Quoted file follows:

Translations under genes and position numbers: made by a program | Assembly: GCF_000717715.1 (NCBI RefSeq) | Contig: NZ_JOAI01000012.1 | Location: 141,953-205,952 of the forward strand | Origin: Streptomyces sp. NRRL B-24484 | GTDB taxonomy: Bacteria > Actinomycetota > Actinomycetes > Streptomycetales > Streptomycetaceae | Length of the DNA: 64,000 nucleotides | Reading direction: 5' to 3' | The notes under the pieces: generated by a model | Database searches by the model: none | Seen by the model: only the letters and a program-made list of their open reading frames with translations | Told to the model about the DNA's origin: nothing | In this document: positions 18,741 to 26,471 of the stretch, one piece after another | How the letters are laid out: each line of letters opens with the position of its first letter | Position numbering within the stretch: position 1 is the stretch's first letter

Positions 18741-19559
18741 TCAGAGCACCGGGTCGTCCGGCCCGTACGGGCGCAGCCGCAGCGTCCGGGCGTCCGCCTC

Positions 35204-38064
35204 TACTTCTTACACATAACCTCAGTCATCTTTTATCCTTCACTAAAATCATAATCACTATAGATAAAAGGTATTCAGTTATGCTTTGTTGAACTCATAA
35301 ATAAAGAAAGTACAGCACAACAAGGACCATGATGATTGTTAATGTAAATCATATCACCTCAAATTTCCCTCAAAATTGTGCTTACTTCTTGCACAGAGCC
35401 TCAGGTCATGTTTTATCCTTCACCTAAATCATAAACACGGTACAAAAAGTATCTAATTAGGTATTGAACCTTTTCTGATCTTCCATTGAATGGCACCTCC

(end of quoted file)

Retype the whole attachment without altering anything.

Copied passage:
Translations under genes and position numbers: made by a program | Assembly: GCF_000717715.1 (NCBI RefSeq) | Contig: NZ_JOAI01000012.1 | Location: 141,953-205,952 of the forward strand | Origin: Streptomyces sp. NRRL B-24484 | GTDB taxonomy: Bacteria > Actinomycetota > Actinomycetes > Streptomycetales > Streptomycetaceae | Length of the DNA: 64,000 nucleotides | Reading direction: 5' to 3' | The notes under the pieces: generated by a model | Database searches by the model: none | Seen by the model: only the letters and a program-made list of their open reading frames with translations | Told to the model about the DNA's origin: nothing | In this document: positions 18,741 to 26,471 of the stretch, one piece after another | How the letters are laid out: each line of letters opens with the position of its first letter | Position numbering within the stretch: position 1 is the stretch's first letter

Positions 18741-19559
18741 TCAGAGCACCGGGTCGTCCGGCCCGTACGGGCGCAGCCGCAGCGTCCGGGCGTCCGCCTC

Positions 35204-38064
35204 TACTTCTTACACATAACCTCAGTCATCTTTTATCCTTCACTAAAATCATAATCACTATAGATAAAAGGTATTCAGTTATGCTTTGTTGAACTCATAA
35301 ATAAAGAAAGTACAGCACAACAAGGACCATGATGATTGTTAATGTAAATCATATCACCTCAAATTTCCCTCAAAATTGTGCTTACTTCTTGCACAGAGCC
35401 TCAGGTCATGTTTTATCCTTCACCTAAATCATAAACACGGTACAAAAAGTATCTAATTAGGTATTGAACCTTTTCTGATCTTCCATTGAATGGCACCTCC